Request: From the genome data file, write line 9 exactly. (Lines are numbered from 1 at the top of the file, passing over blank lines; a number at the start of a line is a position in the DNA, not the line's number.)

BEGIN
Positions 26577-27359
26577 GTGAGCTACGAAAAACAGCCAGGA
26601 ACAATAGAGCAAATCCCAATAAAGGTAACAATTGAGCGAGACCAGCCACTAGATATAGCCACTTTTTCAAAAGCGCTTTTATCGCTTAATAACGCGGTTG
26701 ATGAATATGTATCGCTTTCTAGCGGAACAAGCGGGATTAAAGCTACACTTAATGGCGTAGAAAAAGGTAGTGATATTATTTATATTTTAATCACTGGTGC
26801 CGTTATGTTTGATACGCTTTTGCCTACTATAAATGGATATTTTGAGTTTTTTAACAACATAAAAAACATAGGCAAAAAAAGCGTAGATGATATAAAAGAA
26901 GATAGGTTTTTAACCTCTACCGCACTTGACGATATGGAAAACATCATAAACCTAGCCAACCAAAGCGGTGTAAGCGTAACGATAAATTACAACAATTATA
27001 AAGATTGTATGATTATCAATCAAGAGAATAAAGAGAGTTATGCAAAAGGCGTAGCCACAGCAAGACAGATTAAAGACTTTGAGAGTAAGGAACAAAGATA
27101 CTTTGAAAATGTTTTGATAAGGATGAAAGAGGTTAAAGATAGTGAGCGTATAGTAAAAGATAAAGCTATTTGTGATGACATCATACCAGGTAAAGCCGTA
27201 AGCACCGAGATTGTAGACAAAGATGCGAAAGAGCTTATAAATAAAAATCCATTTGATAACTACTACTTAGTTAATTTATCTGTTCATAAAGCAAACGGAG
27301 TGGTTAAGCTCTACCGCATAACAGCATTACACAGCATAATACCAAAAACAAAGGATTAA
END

27201 AGCACCGAGATTGTAGACAAAGATGCGAAAGAGCTTATAAATAAAAATCCATTTGATAACTACTACTTAGTTAATTTATCTGTTCATAAAGCAAACGGAG